In two separate orders, the state’s highest court blocked new hospital admitting privileges requirements and restrictions on medication abortions from taking effect while trials challenging their legality proceed.
On Monday, the Supreme Court refused a challenge to a New York City law governing crisis pregnancy center disclosures and a Denver law protecting abortion clinic access.
With Colorado’s pro-choice state senate majority in the balance in Tuesday’s election, anti-choice groups are attacking swing-district state senators with misleading and false ads.
Passed unanimously by the city Board of Supervisors, the ordinance is meant to mitigate the effects of the U.S. Supreme Court’s June buffer zone ruling.
Early voting in Tennessee has begun and many residents have already taken to the polls to cast their ballots for Amendment 1, a highly controversial and extreme anti-choice ballot initiative.
Attorneys from the Center for Reproductive Rights filed an emergency appeal with the Oklahoma Supreme Court asking them to blocking a ruling Wednesday that allowed new restrictions on medication abortions to take effect.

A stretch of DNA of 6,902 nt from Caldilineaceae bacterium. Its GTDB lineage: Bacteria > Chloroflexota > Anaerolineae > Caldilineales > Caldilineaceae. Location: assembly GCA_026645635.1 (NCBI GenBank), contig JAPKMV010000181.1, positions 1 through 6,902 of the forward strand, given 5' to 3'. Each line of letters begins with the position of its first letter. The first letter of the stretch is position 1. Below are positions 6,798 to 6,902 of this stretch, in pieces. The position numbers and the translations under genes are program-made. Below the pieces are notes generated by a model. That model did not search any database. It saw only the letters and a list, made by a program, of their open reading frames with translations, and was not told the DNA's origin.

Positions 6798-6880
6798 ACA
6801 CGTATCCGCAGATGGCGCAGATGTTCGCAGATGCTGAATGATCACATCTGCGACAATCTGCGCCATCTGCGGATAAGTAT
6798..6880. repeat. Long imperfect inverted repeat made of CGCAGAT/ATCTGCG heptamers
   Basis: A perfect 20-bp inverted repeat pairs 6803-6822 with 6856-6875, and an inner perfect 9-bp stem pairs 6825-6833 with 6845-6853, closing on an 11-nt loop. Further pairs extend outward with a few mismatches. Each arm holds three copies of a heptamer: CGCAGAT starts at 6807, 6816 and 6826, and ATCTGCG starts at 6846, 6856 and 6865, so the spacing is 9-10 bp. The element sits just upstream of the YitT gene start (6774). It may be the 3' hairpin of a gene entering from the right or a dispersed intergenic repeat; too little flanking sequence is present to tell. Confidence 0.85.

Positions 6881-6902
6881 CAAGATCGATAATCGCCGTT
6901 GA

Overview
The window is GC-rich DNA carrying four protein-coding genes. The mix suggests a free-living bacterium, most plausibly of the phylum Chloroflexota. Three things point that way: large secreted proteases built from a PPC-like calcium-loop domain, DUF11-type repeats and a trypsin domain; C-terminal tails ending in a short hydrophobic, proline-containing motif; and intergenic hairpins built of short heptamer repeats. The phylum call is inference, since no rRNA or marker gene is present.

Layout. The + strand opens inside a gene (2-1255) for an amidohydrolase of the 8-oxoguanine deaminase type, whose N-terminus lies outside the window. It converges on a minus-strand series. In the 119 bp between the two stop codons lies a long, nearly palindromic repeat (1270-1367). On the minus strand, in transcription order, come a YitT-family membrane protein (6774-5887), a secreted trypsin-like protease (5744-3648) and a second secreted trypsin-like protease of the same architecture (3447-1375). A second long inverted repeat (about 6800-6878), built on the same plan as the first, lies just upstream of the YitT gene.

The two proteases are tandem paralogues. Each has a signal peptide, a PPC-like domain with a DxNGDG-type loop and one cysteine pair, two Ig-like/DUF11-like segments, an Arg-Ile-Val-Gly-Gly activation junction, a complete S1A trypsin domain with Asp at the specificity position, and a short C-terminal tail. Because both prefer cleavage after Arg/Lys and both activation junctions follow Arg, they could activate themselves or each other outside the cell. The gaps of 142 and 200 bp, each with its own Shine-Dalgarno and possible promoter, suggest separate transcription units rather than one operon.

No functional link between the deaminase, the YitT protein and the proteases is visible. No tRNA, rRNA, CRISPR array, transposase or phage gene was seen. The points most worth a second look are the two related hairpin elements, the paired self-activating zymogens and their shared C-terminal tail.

Republican Sen. Mitch McConnell, who will likely become majority leader if he wins his re-election campaign next week and if the Republicans win the Senate, has promised his base that a 20-week abortion ban is a priority for him.
The amendments in Colorado and North Dakota giving legal rights to fetuses would leave people seeking in vitro fertilization in the dust.
The ruling is the second this week to allow an anti-abortion restriction to take effect beginning November 1.
Colorado’s bishops, speaking through the Colorado Catholic Conference, say they’ve taken a “neutral” stance on Colorado’s “personhood” amendment. But they’ve backed church activity supporting the amendment and are criticizing a campaign against the measure by Catholics for Choice, which claims the bishops have tacitly backed Amendment 67.